Friday, August 16, 2013

Five Acts at Long Beach's Buskerfest - OC Weekly

Mary Bell
Good crowd for busking.

Buskers are few and far between on the sidewalks of Long Beach but for one day only, a handful of bands have the approval of the city and a few electrical outlets at their disposal. There seems to be an unintended theme of family bands this year, real and fake, whether that means siblings in harmony or a lingering generational legacy hovering just above the fretboard. Buskerfest is the culmination of Long Beach's stellar outdoor concert series and they are closing out 2013 with a roster loaded with some local bands. Support your neighbors. Here's a group of bands that you should be sure to catch.
Mary Bell
Brother C and Sister J
Who'd have thought the heyday of guitar/drum duos that play an unhinged Bo Diddley rumble would last so long? Brother C and Sister J took their cues from that Detroit duo that pretended to be siblings in the early '00s. Brother C even has the tight pants and vocal quaver that drives all the girls crazy. The differences come in the little things. His guitar sound digs more into a Texas blues with a funky twang that keeps things moving and Sister J is a much more capable drummer than that other disbanded group. She pummels an even tempo and does more than just let her hair blow in the wind. This set will likely have a lot more heavy riffs than the other.
Eric Stoner
Hedgehog Swing
Gypsy jazz instantly makes anything Woody Allen writes twice as madcapped. That's a cinematic fact. So perhaps when Hedgehog Swing hits the stage you'll receive a text from someone having an affair on a boat or maybe just Alan Alda. Guitarists Luca Pino and Gage Husley have clearly been studying the Reinhardt handbook. Their strum and swing is nimble and tasteful. The addition of a clarinet to that sound sometimes takes things a little too far into the Klezmer corner but that can be forgiven. This is a nice alternative to the more rocking offerings on the bill.
Carly Ritter
Carly Ritter
The newest generation of Ritter kids are mostly recognized for being the children of John (Three's Company, Problem Child) but it is often forgotten these days that John was known to many as the son of Tex. The singing cowboy had a string of hits in the 1940s and his granddaughter Carly is returning to those roots. The gentle songstress has a patient lower register and penchant for love songs with an easy going band that combine a pleasant early evening sound. Maybe she'll even cover grandad's "I Dreamed of A Hillbilly Heaven."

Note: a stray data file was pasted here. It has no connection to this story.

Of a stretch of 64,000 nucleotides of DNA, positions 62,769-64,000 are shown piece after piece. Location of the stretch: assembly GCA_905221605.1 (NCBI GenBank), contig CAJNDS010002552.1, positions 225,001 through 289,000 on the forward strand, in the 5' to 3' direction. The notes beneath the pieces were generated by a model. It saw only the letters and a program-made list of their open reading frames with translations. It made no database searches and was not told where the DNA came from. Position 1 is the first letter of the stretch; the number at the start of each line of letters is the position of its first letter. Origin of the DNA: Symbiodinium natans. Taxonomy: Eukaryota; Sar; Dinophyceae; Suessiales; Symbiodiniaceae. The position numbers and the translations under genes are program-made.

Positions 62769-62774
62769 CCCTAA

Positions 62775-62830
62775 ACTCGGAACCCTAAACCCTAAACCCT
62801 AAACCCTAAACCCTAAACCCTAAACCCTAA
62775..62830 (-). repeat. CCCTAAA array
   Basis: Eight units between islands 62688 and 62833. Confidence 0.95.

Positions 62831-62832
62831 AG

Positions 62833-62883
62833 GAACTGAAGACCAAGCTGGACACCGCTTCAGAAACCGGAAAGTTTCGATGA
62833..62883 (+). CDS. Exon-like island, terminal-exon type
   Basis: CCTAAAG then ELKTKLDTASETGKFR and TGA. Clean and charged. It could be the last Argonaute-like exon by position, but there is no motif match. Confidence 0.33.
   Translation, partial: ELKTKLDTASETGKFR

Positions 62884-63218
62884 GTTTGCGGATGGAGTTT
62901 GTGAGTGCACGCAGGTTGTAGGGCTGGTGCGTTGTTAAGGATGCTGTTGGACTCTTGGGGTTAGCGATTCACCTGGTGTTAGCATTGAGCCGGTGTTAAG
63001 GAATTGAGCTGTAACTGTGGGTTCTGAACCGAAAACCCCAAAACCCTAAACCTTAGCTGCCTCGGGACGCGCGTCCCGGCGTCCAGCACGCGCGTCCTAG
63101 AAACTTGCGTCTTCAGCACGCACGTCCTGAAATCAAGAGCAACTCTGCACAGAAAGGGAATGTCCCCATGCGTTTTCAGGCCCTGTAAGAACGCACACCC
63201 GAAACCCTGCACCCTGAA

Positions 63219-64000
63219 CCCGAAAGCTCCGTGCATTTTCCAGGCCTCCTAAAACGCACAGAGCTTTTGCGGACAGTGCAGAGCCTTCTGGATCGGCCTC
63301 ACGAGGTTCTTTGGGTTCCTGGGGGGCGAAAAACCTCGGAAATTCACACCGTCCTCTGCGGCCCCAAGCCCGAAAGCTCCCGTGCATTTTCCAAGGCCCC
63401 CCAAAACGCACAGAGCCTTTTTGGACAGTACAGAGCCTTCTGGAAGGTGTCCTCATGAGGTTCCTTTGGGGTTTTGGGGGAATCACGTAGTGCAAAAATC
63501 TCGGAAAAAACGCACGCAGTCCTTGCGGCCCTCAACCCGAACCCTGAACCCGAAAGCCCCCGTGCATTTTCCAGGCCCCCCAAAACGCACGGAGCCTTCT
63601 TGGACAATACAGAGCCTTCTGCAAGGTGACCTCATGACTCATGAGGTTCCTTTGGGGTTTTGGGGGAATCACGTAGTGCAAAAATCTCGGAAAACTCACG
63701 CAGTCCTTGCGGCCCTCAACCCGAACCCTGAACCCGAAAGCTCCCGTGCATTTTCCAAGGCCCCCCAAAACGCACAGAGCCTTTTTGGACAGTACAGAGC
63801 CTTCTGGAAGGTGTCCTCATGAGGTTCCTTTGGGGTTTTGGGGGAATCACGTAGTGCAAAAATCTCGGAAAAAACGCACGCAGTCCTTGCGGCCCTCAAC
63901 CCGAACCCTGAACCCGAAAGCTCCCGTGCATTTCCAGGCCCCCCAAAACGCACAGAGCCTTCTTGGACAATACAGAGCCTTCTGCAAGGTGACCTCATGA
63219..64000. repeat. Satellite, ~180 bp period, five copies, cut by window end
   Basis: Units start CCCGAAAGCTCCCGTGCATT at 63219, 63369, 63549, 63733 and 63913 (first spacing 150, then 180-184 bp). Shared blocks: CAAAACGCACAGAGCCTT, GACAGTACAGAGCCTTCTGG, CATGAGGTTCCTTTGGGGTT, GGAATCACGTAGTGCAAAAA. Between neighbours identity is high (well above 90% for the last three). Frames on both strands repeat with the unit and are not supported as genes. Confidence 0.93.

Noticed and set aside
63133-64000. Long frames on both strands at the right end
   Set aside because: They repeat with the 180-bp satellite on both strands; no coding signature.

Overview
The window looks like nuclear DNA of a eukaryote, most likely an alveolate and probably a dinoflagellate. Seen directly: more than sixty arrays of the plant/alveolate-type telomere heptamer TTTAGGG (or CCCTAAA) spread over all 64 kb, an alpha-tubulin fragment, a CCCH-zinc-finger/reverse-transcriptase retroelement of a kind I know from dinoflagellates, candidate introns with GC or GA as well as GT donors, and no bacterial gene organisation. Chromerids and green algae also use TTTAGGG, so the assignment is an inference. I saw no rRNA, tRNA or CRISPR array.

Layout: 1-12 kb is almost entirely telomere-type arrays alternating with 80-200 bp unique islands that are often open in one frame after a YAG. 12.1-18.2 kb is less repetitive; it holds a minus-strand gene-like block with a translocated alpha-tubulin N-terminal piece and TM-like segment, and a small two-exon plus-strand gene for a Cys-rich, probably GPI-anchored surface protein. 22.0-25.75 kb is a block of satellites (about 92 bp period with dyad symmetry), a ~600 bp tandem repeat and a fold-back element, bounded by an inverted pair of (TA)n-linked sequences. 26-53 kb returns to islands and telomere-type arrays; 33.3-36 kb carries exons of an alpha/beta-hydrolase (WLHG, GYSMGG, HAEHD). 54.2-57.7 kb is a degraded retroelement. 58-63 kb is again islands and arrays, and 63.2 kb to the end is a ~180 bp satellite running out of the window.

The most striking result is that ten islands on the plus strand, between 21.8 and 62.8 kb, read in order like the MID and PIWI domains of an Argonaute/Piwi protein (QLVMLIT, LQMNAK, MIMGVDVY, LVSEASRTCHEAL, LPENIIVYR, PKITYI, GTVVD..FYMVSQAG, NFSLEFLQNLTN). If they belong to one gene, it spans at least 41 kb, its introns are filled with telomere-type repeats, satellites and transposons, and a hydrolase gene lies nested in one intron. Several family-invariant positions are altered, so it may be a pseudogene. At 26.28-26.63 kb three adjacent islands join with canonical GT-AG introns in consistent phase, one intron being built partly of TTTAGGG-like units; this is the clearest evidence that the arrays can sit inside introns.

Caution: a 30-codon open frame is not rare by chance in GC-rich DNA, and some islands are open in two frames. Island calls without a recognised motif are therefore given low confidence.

Martin Vielma
The Fling
These scruffy, plaid-clad rockers have a Mersey Beat-friendly vibe with a hay-flecked tinge and three members with names ending in "ustin." Their thoroughly modern rock sound features democratically dispersed lead vocal duties and spacey guitars. It is kept grounded by a steady backbeat swaddled in soothing dynamics and rich harmonies. With a new album in the can, the Fling are poised for radio domination.
He's My Brother, She's My Sister
He's My Brother, She's My Sister
This vibrato-riddled, sibling-led band has a good time vibe that should make for a nice closer. The thrift store ensemble features a greaser bass player (completely with spinning bass), slide guitarist and a percussionist who stands atop a bass drum outfitted with tap shoes. The raucous, full-throttle band lives up to that sort of instrumentation with a perpetual stomp. They seem like the kind of group that might rattle the top of your head with a pair of mallets if they thought it would get a nice, hollow sound and you'd probably smile while they did it.

Brian Charette - DownBeat

Brian Charette
*** 1/2

Few people can get away with playing solo organ. Churches and ballparks will hire someone to employ all their limbs for the congregation but it's a rare sight to get a jazz organist alone. Brian Charette, on his first solo organ album, tackles a lot of the standard repertoire but doesn't hesitate to throw a few curveballs into the mix. Many of those old chestnuts can get a little hokey, unable to slip out from the inherently loungey trappings of the instrument. Numbers like "Tico Tico" and "Girl From Ipanema" carry on with all the components of that organ grinder sound, hanging just this side of Walt Wanderley but Charette seems well aware of those songs' reputations and not particularly concerned about liberating them from their populist history. When he slows the pace and lets the instrument resonate, there is an undeniable sweetness to his sound that goes beyond any cultural context. "Georgia" and "Body and Soul" take on a smooth, bluesy hum that shows off the instrument's relaxed capabilities while a blistering ride through "I Got Rhythm" showcases Charette's quick-fingered mastery of the instrument. The unexpected numbers however have a weight far more than one might think they are deserving of. Hall and Oates' "Sara Smile" gets a soulful slide while Bond theme "You Only Live Twice" plays with the multi-tasking aspects of the hulking keyboard for a soaring mediation. But it's the title track that takes the biggest cojones. There can't be that many straightahead jazz albums named after a Madonna song, so cheers to Charette for taking it there. The performance of "Borderline" works. The bouncy interaction between the basslinea nd melody are seamless, coupling recognition and disbelief in the same measure, while seemingly opening up a largely untapped musical corner for playful improvisation.